Happy cows produce good buttermilk, and good ingredients make for great apps!

Introducing Buttermilk ⚪️

Beautifully simple routing for React projects.

I think that most would agree the JS ecosystem is a wonderful, but bloated beast. There are ample choices of libraries for any occasion, but the most popular ones try to cater to many use cases instead of taking a more focused approach.

Buttermilk seeks to fulfill that need for routing in isomorphic React applications. It’s lightweight, features a very simple (but powerful) API, and makes an effort to keep usage as obvious as possible.

If you want to jump right in, head on over to the Buttermilk website!


At its core, Buttermilk consists of a <Router> component and a set of route definitions. There’s much more you can do of course, but that’s the minimum to get started.

A typical route definition provides a path and a render method.

path: String | RegExp | Function,
redirect: String?,
render: Function?,

A path can be a relative URL string, a RegExp, or even a function that returns a boolean. It’s designed to be maximally-flexible so you can do routing as you see fit.

The render method is called when a route is activated. You can provide a React Component class, some JSX, or a promise that resolves to one of the two. The last option is commonly used in conjunction with the new dynamic import() syntax provided by webpack, etc.:

path: '/foo',
render: () => import('./SomePage').then(mdl => mdl.default),

Note that import() returns a transpiled module, so you’ll need to return the appropriate subproperty.

Using the right route

Following the simple and focused philosophy, Buttermilk has the most obvious API possible on the server side (example using an express request):


Just pass in the URL and you’re done! The library takes care of the rest.

On the client side, Buttermilk automatically inspects window.location.href on initialization and listens to browser navigation events (popstate, hashchange) afterward. Easy peasy.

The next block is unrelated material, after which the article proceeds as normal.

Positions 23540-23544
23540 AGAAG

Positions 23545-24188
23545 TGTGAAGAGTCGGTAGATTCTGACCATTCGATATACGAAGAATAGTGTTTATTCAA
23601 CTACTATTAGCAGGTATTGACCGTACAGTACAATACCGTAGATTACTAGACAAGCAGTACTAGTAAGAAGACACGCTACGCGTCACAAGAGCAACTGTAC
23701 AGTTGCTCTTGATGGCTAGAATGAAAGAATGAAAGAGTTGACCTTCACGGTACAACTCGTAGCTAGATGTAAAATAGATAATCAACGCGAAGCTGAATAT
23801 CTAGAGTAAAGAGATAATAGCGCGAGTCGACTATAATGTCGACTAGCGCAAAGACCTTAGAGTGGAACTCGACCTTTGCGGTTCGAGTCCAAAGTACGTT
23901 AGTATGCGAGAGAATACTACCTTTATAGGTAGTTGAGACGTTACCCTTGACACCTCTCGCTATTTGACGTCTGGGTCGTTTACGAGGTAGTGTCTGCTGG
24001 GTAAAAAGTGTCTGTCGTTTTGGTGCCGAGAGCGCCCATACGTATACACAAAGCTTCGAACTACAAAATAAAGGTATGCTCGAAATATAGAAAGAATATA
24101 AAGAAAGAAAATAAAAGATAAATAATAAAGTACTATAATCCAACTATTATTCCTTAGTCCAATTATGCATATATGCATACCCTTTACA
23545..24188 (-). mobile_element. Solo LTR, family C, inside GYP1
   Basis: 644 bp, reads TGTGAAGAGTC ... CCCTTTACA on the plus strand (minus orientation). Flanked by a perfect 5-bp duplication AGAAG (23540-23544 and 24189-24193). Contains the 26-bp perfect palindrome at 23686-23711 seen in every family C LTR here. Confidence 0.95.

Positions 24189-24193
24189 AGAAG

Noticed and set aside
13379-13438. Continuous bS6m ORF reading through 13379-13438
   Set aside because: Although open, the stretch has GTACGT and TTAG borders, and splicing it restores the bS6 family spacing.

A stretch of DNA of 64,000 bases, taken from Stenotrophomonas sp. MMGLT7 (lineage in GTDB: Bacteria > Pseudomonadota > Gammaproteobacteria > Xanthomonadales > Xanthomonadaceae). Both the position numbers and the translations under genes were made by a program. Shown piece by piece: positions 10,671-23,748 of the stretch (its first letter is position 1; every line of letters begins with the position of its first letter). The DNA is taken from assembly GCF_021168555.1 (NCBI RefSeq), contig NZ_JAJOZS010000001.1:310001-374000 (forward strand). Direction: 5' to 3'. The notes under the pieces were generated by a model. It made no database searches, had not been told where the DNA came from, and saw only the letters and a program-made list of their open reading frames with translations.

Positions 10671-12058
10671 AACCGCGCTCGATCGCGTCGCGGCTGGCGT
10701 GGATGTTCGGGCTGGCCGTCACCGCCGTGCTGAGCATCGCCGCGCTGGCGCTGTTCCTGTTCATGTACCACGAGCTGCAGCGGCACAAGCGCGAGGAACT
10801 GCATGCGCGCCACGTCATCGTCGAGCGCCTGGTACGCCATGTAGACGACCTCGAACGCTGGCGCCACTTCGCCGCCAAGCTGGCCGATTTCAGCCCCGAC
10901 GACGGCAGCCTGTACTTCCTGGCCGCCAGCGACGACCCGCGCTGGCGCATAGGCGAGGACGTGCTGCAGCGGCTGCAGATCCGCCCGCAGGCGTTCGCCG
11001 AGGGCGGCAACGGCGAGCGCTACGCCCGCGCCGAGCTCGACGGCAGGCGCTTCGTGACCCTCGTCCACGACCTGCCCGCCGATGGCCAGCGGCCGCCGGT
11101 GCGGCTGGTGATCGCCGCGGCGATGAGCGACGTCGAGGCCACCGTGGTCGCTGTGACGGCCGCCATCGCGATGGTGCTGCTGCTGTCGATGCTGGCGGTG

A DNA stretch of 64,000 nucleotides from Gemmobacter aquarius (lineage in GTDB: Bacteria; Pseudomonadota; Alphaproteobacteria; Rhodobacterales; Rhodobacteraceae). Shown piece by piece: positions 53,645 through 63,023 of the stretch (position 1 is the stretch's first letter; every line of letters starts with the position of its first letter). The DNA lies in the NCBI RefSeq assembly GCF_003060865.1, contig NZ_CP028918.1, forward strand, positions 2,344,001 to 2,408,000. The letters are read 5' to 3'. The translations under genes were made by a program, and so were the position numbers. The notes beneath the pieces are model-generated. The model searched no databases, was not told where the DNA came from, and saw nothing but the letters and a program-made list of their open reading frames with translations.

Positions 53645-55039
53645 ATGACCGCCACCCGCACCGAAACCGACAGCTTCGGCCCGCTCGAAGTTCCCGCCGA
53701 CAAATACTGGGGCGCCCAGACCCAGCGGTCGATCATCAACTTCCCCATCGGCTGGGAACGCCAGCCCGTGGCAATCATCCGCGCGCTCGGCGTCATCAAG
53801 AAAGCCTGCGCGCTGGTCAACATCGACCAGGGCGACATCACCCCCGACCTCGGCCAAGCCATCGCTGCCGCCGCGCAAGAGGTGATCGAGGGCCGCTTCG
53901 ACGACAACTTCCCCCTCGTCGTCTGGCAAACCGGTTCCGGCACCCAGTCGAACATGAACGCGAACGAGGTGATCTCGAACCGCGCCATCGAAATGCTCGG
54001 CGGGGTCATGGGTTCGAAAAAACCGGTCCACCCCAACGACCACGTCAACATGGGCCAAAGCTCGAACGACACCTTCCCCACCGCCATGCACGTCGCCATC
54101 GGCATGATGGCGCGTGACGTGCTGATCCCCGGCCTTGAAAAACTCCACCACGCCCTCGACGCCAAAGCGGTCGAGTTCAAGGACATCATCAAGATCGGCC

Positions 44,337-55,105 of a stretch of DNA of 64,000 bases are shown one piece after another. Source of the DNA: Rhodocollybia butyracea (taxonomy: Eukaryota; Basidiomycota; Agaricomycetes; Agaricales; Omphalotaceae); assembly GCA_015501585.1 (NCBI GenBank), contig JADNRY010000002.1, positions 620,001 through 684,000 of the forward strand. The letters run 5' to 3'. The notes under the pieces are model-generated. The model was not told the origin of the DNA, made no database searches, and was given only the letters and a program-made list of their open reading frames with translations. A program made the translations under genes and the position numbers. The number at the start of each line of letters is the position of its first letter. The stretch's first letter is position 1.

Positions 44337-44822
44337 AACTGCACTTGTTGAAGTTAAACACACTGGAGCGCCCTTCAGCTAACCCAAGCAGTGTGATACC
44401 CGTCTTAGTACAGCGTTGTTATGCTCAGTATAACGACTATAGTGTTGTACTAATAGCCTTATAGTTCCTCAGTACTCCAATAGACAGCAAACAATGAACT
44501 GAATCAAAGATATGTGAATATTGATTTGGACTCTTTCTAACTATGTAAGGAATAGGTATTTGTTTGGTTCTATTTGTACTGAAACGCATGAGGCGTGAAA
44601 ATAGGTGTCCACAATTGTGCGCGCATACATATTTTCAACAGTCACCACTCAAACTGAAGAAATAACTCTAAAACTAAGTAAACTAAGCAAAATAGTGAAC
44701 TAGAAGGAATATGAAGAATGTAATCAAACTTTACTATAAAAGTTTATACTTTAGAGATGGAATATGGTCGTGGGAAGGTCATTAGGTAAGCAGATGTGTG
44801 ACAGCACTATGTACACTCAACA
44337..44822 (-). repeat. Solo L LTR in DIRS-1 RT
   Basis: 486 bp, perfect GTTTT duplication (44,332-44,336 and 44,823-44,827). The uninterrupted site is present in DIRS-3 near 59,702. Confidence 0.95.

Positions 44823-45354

You can hook into what the router’s doing if desired with the optional lifecycle events:

  • routerDidInitialize
  • routeWillChange
  • routeDidChange

More info on the website.

<Link>ing up your views

Now that your routes are settled, there’s the matter of how to switch between them. Buttermilk exposes a <Link> polymorphic component to simplify this.

import { Link } from 'buttermilk';
<Link href="/one/of/your/routes">
Some text

But wait, what’s a polymorphic component you might ask‽ Simply put, it’s a React component that is designed to change shape in a certain way. In this case, props.as allows you to change the underlying rendered JSX in any way you see fit!

For example, you could render a <button> component instead of an <a> for accessibility reasons:

import { Link } from 'buttermilk';
<Link as="button" href="/one/of/your/routes">
Some text
Note: If anything other than "a" is passed to props.as, appropriate aria attributes are added to ensure that assistive technologies know the element causes navigation.

Or supply your own anchor component:

import { Link } from 'buttermilk';
import styled from 'styled-components';
const Anchor = styled.a`
color: tomato;
<Link as={Anchor} href="/one/of/your/routes">
Some text

Switching routes programmatically

Similar in spirit to the push and replace methods from react-router-redux, Buttermilk exposes a simple route utility method for changing the active route outside the React tree (client-side only.)

import { route } from 'buttermilk';
// acts like push / pushState

If you want to avoid making a new browser history entry, set the second argument to false:

import { route } from 'buttermilk';
// acts like replace / replaceState
route('/foo', false);

Consuming the current route state

Sometimes you just gotta know what’s up, amirite? Buttermilk polyfills the brand spankin’ new React 16.3 context API to enable a simple component solution for accessing routing state:

// routingProps.location  (the parsed current URL in window.location.* form)
// routingProps.params (any extracted dynamic params from the URL)
// routingProps.route (the current route)
{routingProps => {
return /* some JSX */;

Putting it all together

Here’s a holistic example, using many parts of the library (viewable live):

I had a lot of fun writing this library and figuring out how to keep it small (under 4KiB gzipped at the time of writing.) I hope you enjoy it too! 🚀

Website: https://buttermilk.js.org/
GitHub: https://github.com/probablyup/buttermilk

Also, check out my other project: markdown-to-jsx, an ultra lightweight markdown React component 🙂

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